The numbers are just monstrous. The Fed’s own data illuminate the historic monetary disorder that today runs wild. The Federal Reserve’s balance sheet. Treasuries. Debt and Equities securities. The banking system. The Household balance sheet. Rest of world holdings. In short, finance has completely run amuck, with the data corroborating the super cycle “end game” thesis.
Total Non-Financial Debt (NFD) increased $3.522 trillion during Q2, more than doubling Q1’s record $1.449 trillion gain. This pushed first-half NFD growth to an incredible $4.971 trillion. For perspective, NFD expanded $2.439 trillion in 2019 and averaged $1.826 trillion annually over the past decade. Q2 growth actually surpassed 2004’s annual record $2.912 trillion NFD expansion.
At $59.304 trillion, Non-Financial Debt surged to a record 304% of GDP. NFD-to-GDP ended 1999 at 184%, 2007 at 227%, and 2019 at 250%. “Off the charts,” as they say.
Unprecedented deficit spending saw Treasury Securities jump $2.852 trillion during the quarter to a record $22.371 trillion. Treasuries were up $3.352 trillion for the first half. Over the past year, Treasuries jumped $4.556 trillion, or 25.6%. This dwarfs the previous annual record (2010’s $1.645 trillion). After ending 2007 at $6.051 trillion, outstanding Treasury Securities ballooned $16.320 trillion, or 270%. Treasuries ended Q2 at 115% of GDP. This is up from 44% to end the nineties; 41% to conclude 2007; and 69% to close out 2010.
Agency Securities declined $25 billion during Q2 to $9.746 trillion. Agency Securities were up $481 billion over the past year and $786 billion for two years. Having increased an incredible $5.037 trillion over the past four quarters, combined Treasuries and GSE Securities ended Q2 at $32.117 trillion, or 165% of GDP.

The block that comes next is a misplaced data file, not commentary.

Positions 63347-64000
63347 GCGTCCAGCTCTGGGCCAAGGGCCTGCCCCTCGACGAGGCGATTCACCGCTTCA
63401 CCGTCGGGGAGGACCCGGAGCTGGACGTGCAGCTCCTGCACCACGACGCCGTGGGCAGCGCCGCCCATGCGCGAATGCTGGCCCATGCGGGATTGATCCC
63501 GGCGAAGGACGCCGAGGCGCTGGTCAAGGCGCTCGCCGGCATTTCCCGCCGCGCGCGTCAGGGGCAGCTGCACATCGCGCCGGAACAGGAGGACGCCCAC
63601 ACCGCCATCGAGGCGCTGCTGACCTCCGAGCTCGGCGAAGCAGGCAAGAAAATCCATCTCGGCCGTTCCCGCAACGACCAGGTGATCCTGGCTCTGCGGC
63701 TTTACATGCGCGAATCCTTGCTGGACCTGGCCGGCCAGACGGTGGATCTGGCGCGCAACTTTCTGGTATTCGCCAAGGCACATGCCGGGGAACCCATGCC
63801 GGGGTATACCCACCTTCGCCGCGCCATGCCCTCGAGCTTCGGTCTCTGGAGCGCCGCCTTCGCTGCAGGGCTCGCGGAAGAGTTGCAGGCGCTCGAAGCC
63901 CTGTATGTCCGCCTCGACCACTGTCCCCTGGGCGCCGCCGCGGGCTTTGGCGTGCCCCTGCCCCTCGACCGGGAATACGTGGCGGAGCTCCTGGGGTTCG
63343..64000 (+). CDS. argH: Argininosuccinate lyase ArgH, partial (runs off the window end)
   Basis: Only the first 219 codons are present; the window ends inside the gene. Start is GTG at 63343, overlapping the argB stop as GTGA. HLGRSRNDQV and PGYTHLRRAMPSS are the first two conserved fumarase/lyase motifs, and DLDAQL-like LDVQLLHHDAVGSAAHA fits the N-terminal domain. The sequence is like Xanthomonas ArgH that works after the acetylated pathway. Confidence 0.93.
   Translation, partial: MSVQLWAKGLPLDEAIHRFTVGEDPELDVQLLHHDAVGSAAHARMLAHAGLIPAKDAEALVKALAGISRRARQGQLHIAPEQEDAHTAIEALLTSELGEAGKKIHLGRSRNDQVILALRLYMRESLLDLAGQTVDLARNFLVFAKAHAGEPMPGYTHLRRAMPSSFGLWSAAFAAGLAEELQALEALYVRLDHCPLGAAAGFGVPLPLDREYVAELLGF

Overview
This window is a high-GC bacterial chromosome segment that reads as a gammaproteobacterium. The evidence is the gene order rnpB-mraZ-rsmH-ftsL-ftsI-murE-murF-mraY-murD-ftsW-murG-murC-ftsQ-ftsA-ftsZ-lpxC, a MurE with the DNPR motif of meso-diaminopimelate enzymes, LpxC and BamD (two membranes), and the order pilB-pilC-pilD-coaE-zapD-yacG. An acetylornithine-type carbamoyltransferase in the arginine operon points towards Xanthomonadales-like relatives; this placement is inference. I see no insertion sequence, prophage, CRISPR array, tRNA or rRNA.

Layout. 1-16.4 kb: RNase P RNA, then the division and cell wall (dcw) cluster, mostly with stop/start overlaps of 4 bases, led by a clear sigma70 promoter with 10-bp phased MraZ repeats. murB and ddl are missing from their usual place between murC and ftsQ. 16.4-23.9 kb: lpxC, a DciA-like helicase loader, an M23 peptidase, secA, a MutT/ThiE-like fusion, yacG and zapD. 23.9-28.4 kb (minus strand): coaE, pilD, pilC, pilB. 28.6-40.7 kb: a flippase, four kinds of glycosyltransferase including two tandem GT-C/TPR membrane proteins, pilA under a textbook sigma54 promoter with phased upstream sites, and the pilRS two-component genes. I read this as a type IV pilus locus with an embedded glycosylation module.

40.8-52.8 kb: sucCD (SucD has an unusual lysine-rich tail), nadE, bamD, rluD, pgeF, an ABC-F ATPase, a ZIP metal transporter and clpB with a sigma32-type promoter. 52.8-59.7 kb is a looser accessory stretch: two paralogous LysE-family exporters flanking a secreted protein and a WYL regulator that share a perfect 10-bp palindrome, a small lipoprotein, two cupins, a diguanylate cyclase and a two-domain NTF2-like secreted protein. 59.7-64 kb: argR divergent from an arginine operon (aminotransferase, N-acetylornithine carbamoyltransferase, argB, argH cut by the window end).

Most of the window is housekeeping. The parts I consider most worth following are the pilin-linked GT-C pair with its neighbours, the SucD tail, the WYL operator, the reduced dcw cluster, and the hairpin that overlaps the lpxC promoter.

Total Debt Securities jumped $3.364 trillion during Q2 to a record $51.690 trillion. Over the past year, Debt Securities jumped $5.959 trillion (more than double 2007’s record $2.669 trillion increase). As a percentage of GDP, Debt Securities surged to 265%. For comparison, Debt Securities ended 2007 at 200% of GDP; the nineties at 157%; the eighties at 126%; and the seventies at 74%.
Total Equities surged $9.121 trillion during the quarter to $51.956 trillion, with a one-year increase of $884 billion (1.7%). Equities as a percentage of GDP rose to a record 267%. This compares to cycle peaks 181% at the end of Q3 2007 and 202% to conclude Q1 2000.
Total (Debt and Equities) Securities increased an unprecedented $12.485 trillion during Q2 to a record $103.646 trillion. This growth more than doubled Q1 2019’s record $5.970 trillion gain. For comparison, Q4 2009’s $3.449 trillion gain was the largest quarterly increase prior to 2019. Total Securities ended Q2 at a record 532% of GDP, compared to cycle peaks 379% during Q3 2007 and 359% to end Q1 2000. Total Securities ended the eighties at 194% and the seventies at 117%.
The Household balance sheet always offers fruitful bubble analysis. Unprecedented growth in the Fed’s balance sheet, debt and securities translated into record Household perceived wealth. Household Assets jumped $7.637 trillion during Q2 to a record $135.435 trillion. And with Liabilities only increasing about $29 million, Household Net Worth inflated a quarterly record $7.607 trillion – to an all-time high $118.955 trillion. Net Worth was up $5.0 trillion over the past year. Net Worth ended the quarter at a record 610% of GDP. This compares to previous cycle peaks 492% (Q1 2007) and 446% (Q1 2000).
Household holdings of Financial Assets increased $7.0 trillion during the quarter (up $3.758 trillion y-o-y) to $94.548 trillion (record 485% of GDP). For comparison, Financial Assets ended 2007 at $54.557 trillion (372% of GDP) and 1999 at $34.656 trillion (350% of GDP). Real Estate holdings ended Q2 at a record $34.406 trillion, with a y-o-y gain of $1.493 trillion. At 177% of GDP, Real Estate holdings as a percentage of GDP reached the highest level since Q4 2007.
Banking system (“Private Depository Institutions”) Assets jumped $859 billion (almost 16% annualized) during the quarter to a record $22.780 trillion – a gain second only to Q1’s $1.869 trillion. Loans increased (a measly) $24 billion, or 0.8% annualized (with mortgages up $36bn). The Asset “Reserves at the Fed” jumped another $313 billion to a record $2.787 trillion. The Asset “Fed Funds and Repos” rose $204 billion to a record $863 billion. Debt Securities holdings surged a record $359 billion to an all-time high $5.241 trillion. Treasuries gained $207 billion, surpassing $1 trillion ($1.102 trillion) for the first time, and Agency/GSE MBS rose $110 billion to a record $2.934 trillion.
Over the past year, Bank Assets surged $3.268 trillion, or 16.7% (more than doubling 2008’s annual…